## Park Strip Beautification Grant - Pueblo Play Park Strip 3257 Payne Avenue

Problem:

The park strip (the median between the sidewalk and road) in front of San Jose’s newest park at 3257 Payne, also known as Pueblo Play by the community, is dirt and unattractive. This park is in the heart of the Winchester Neighborhood Action coalition (WNAC). The images below depict the situation today and one of the possible solutions.

Solution:

The WNAC will lead a multi neighborhood association effort to “beautify” the park strip in front of Pueblo Play. We have already begun reaching out both for assistance and guidance to groups, such as Eden Neighborhood, Cadilac-Winchester and organizations like, Farmscape, Village Harvest and Our City Forest.

There are a number of possibilities for what we might do, including:

• Mulch/ground cover
• Drought tolerant plants and ground cover
• Pavers & concrete
• Combination of pavers and mulch/ground cover
• A linear orchard for a portion of the park strip[1]

The final design will be decided upon by a committee of the various stakeholders  and will consider budget, sustainability (e.g. who will maintain and how much will it cost to maintain) contributions from various groups, as well as what is permitted by the city of San Jose and its general ranking by the community.

Budget:

At the low-end, this project would need approximately 5 yards of mulch (4 feet wide strip, 375 feet long and 1 inch deep). At \$60/yard retail, this equates to \$300 in mulch. The linear orchard would still require mulch for the areas in between the trees.  Assuming the addition of  linear orchard and 4 trees with a planted cost of \$110 each, then the cost of a linear orchard would be \$440. In both cases, \$200 is assumed for the cost of dirt disposal, if needed, as well as \$150 in refreshments for volunteers.. In summary, the estimated costs are[2]:

• Mulch-only - \$300+\$200+\$150 = \$650
• Mulch plus linear orchard - \$300+\$440+\$150 = \$990
• Community Matching (same for either option) - estimated 20 volunteers at average of 4 hours = 80 volunteer hours at \$23/hour = \$1,840

Regarding the community contribution, a group of seven core volunteers have already volunteered to lead various aspects of this project.

Their efforts in organizing the project will be amplified by volunteers from the more than 10,000 households in the WNAC area; their volunteer efforts have already been proven on many projects, including this past summer’s placemaking event at Pueblo Play.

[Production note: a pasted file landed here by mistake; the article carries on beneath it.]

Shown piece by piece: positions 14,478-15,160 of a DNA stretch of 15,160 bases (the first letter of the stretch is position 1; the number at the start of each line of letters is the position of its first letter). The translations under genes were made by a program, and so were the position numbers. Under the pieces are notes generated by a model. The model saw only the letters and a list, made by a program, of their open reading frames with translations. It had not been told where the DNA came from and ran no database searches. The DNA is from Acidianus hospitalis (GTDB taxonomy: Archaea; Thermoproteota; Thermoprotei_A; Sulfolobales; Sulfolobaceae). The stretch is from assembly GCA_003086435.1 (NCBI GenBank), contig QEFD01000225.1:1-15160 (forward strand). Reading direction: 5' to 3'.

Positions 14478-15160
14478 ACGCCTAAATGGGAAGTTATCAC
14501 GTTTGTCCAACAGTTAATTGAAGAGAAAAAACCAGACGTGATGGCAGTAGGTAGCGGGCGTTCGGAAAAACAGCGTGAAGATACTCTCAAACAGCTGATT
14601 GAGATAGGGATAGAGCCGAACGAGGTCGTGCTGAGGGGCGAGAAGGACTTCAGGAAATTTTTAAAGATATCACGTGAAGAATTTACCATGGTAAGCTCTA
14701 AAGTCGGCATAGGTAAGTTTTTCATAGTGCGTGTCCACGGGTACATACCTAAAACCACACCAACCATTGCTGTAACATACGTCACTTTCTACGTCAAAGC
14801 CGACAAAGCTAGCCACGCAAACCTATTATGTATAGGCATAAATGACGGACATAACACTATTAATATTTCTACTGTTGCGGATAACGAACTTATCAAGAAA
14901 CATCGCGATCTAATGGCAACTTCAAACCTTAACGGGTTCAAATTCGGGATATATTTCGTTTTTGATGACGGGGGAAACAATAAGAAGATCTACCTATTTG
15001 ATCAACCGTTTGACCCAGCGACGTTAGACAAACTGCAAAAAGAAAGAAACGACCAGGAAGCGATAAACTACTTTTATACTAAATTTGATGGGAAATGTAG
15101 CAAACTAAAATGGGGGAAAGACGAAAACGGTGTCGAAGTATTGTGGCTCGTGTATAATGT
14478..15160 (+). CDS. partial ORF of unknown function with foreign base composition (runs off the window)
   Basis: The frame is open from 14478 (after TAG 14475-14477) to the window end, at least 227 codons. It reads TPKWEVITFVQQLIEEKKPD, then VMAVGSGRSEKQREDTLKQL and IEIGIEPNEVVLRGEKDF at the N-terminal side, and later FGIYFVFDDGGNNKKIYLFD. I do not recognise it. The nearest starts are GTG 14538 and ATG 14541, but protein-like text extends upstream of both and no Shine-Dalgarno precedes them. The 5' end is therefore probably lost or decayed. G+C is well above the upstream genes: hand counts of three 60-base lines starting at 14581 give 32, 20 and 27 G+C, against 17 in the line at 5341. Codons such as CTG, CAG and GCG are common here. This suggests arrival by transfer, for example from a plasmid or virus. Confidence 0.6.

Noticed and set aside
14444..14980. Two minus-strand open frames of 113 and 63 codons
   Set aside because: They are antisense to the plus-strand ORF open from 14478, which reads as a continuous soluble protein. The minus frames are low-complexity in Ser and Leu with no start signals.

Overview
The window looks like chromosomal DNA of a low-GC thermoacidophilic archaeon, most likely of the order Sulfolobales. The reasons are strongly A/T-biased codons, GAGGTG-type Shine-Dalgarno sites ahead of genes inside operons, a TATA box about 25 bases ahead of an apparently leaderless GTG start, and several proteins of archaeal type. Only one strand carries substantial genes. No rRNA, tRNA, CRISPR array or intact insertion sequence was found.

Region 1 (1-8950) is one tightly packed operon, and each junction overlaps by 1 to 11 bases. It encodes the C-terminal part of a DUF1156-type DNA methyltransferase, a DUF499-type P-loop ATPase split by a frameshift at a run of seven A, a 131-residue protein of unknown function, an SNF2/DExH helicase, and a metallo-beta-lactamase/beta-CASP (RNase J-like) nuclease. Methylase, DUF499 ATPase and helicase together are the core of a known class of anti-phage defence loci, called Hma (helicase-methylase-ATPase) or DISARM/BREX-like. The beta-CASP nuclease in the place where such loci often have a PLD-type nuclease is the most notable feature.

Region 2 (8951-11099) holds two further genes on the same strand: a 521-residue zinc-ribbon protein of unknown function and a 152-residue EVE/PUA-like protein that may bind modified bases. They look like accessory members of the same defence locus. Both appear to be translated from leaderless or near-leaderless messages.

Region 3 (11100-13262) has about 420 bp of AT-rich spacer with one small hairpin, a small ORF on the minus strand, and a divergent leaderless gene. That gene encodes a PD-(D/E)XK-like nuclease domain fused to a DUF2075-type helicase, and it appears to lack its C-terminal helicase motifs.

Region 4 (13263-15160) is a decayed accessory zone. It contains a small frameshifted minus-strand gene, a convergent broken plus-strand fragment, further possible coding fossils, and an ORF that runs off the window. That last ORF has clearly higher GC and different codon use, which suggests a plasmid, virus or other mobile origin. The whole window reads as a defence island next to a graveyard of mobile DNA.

Additionally, the WNAC subcommittee will work with various vendors and partners to stretch the above budget request to create a project that will be a model for the city of San Jose. [3]

[1] This is modeled on what the city of Calgary is doing, http://www.calgary.ca/CSPS/Parks/Pages/Programs/Community-orchards-FAQ.aspx#what. The idea is to create a sort of mini-destination for the neighborhood; one where people would walk to publicly available fruit and . There would be a variety of trees that bloom/bear fruit at different times of the year, would be available to the public and would include placards that explain more about the fruit tree. This would also be a place for community education, where we could work with groups, such as Our City Forest, to teach pruning techniques, etc., that people could use for their own fruit trees. We would work with a group, such as Village Harvest, to pick and donate excess fruit to food banks. Further, we would work with the Department of Transportation to ensure such an innovative approach to using the public spaces would not affect transportation safety or cause waste issues (e.g. falling fruit).

[2] The paver option has not been explored, but, as possible, would be made to fit within the above budget, assuming that this is an option the community wants to pursue.

[3] Another good resource is http://homeorchard.ucanr.edu/The_Big_Picture/